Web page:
In the world of professional poker, it no secret that some players are more popular than others. You can tell this from watching live tournaments yourself but a quick visit to some of the many poker forums available on the internet will demonstrate who is popular and who is not. While someone like Phil Hellmuth is clearly not universally popular, others such as Chip Reese universally are.
Or we should say ‘were’ – Reese sadly died in 2007 in his sleep – but how did it all start? Born in Centerville, Ohio in 1951 he was an outstanding student in a broad range of subjects, excelling in sports as well as academic pursuits. Turning down Harvard and choosing to attend Dartmouth University as an economics major, it was here he discovered his talent and passion for poker. He played with other members of his fraternity, trying out a range of games.
By the time he was offered a place at Stanford Law School he had already won a significant sum of money at a Las Vegas tournament and knew he wanted to be a poker pro. On a subsequent visit to Vegas he was so successful that he just never left. Quitting his day job via a phone message, he organised for his apartment in Arizona to be cleared and his car and belongings brought to Las Vegas.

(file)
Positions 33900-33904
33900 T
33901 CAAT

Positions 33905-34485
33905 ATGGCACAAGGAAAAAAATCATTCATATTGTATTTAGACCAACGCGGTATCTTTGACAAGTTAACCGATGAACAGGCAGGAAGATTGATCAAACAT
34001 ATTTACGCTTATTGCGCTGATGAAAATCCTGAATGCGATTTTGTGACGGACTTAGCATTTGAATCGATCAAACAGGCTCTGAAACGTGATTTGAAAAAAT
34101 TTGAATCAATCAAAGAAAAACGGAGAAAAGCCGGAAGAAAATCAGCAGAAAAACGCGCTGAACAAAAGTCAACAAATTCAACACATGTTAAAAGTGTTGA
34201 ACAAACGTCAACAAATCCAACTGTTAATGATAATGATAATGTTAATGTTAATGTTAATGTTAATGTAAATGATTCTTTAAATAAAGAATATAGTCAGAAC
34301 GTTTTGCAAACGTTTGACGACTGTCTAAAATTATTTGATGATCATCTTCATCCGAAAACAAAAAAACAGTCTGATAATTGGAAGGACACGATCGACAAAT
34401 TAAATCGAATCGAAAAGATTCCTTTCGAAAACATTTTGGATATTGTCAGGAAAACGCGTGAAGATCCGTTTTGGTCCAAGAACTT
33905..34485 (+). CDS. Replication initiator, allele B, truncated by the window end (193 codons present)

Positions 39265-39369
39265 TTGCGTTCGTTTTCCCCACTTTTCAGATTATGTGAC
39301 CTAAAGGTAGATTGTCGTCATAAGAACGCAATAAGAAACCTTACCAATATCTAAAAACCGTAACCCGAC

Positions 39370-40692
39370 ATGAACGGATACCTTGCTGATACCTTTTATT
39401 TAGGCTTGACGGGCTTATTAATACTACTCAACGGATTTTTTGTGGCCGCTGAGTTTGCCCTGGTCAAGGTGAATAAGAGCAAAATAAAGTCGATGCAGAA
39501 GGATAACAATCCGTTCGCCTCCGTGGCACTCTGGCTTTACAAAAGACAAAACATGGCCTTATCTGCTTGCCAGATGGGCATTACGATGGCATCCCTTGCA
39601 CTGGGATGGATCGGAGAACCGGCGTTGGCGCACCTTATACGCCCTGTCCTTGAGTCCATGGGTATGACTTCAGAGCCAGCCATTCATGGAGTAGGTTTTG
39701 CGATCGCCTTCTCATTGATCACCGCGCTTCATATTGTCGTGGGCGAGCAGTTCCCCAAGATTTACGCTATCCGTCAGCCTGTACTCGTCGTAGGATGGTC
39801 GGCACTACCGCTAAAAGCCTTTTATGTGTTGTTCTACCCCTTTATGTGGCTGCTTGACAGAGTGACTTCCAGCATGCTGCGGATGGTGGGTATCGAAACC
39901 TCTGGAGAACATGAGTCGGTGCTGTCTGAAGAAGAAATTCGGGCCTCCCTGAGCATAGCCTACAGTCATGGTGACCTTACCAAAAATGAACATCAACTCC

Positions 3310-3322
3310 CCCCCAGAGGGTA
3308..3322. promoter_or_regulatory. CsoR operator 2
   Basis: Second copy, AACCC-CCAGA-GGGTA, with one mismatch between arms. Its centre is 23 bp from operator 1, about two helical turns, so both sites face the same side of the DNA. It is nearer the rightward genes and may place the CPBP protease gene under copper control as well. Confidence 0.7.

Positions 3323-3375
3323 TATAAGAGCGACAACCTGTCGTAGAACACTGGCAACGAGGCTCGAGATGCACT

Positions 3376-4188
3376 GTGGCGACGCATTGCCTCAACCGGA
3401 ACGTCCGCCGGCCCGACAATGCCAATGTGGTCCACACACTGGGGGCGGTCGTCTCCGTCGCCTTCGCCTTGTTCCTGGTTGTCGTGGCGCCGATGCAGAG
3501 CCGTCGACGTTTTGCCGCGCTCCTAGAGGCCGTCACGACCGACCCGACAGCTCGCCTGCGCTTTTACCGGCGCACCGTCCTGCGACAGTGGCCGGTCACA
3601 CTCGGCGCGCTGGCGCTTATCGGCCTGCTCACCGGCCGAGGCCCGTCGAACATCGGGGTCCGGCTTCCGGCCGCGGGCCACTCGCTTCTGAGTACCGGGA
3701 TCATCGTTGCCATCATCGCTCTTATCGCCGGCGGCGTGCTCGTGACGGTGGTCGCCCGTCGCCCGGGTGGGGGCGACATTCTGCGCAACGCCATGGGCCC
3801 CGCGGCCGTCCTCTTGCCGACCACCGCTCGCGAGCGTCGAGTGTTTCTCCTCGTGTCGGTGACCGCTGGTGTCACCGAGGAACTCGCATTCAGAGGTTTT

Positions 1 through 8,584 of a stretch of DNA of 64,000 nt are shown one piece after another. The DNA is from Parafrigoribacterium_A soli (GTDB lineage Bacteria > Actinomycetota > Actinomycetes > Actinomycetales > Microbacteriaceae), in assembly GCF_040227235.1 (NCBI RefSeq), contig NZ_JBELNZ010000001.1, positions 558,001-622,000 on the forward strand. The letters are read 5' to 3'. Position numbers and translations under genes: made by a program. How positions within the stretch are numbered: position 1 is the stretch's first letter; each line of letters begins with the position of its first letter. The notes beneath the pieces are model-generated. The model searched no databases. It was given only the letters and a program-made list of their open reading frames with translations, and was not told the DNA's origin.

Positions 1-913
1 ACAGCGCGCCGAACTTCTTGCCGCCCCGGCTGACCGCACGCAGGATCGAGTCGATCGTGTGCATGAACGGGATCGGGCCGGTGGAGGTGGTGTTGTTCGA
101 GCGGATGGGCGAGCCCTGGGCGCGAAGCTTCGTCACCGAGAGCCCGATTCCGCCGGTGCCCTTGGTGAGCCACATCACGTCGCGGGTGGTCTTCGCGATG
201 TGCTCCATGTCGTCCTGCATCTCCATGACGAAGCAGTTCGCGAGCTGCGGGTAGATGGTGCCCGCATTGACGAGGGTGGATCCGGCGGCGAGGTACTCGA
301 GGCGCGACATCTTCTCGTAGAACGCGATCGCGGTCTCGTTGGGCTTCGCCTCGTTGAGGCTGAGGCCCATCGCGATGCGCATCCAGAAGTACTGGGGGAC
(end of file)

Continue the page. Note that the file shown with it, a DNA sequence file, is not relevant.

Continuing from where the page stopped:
Although a list of his career titles does not include that many awards or bracelets, he was always a cash game player first and foremost. This did not stop him being described by many of his contemporaries as the best poker player they had ever encountered. The highlight of his career was arguably the 2006 WSOP victory at H.O.R.S.E. – a game made up of Texas Hold’em, Omaha, Razz, Seven Card Stud and Seven Card Stud Eights or Better. This game is regarded as the true test of a poker players ability as the combination of five differing variants means that poker skill and sustained concentration are a must.
Following this victory and then Reese’ untimely death, the competition, now called The Poker Player’s Championship is accompanied by the David ‘Chip’ Reese Memorial Trophy.